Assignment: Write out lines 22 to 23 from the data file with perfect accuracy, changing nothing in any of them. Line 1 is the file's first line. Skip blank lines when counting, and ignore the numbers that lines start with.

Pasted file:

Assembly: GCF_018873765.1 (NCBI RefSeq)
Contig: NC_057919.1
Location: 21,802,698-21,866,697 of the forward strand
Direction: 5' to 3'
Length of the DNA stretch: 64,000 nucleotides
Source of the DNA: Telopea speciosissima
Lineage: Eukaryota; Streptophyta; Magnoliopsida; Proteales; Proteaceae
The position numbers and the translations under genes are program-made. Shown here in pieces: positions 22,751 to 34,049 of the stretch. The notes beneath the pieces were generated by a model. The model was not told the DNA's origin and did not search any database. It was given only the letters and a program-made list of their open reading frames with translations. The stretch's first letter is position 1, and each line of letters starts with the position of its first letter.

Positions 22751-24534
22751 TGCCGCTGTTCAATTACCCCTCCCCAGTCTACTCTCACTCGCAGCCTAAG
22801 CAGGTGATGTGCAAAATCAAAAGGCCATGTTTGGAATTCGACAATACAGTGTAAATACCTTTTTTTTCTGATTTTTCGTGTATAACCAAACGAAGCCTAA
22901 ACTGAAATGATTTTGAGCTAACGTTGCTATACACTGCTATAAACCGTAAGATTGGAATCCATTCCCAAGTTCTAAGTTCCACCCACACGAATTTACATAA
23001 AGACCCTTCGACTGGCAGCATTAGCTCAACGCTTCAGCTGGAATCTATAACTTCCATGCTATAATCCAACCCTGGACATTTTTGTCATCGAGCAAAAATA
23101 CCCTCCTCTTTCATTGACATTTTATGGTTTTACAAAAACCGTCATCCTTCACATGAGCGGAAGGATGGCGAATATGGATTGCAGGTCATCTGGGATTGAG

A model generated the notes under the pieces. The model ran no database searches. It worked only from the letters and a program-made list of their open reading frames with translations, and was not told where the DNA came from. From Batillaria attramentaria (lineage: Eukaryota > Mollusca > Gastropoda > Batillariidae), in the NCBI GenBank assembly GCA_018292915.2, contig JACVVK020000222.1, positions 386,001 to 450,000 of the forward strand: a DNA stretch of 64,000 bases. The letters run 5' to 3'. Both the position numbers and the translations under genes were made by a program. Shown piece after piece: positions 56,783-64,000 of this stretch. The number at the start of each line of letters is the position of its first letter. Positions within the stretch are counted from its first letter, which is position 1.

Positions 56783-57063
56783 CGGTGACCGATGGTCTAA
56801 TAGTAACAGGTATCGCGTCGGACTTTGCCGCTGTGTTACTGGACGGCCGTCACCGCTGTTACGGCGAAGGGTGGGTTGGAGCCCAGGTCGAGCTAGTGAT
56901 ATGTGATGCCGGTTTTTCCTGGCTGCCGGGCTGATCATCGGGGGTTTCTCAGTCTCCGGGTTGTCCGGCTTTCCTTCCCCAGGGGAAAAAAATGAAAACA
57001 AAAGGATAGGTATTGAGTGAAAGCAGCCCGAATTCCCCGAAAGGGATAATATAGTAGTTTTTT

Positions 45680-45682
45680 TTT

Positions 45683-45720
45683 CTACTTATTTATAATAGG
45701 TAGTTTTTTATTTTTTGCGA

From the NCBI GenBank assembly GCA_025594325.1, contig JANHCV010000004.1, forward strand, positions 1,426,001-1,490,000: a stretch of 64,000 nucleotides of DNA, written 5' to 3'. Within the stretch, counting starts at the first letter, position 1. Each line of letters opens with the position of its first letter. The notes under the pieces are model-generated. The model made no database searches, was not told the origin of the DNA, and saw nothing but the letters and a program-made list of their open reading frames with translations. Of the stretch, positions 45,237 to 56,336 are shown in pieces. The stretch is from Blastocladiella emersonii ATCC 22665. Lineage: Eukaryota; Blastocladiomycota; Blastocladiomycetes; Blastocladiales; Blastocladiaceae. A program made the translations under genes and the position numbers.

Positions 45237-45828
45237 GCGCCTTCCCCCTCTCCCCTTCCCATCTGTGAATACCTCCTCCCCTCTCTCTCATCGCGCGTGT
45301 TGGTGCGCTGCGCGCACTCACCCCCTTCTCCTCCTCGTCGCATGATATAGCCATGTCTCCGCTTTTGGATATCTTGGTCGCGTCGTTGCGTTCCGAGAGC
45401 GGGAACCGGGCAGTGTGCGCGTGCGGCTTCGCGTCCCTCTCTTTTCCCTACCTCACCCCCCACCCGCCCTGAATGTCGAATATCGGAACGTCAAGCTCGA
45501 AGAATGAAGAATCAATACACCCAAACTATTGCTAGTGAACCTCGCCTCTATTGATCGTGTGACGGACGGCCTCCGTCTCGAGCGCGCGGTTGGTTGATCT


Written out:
45680 TTT

Positions 45683-45720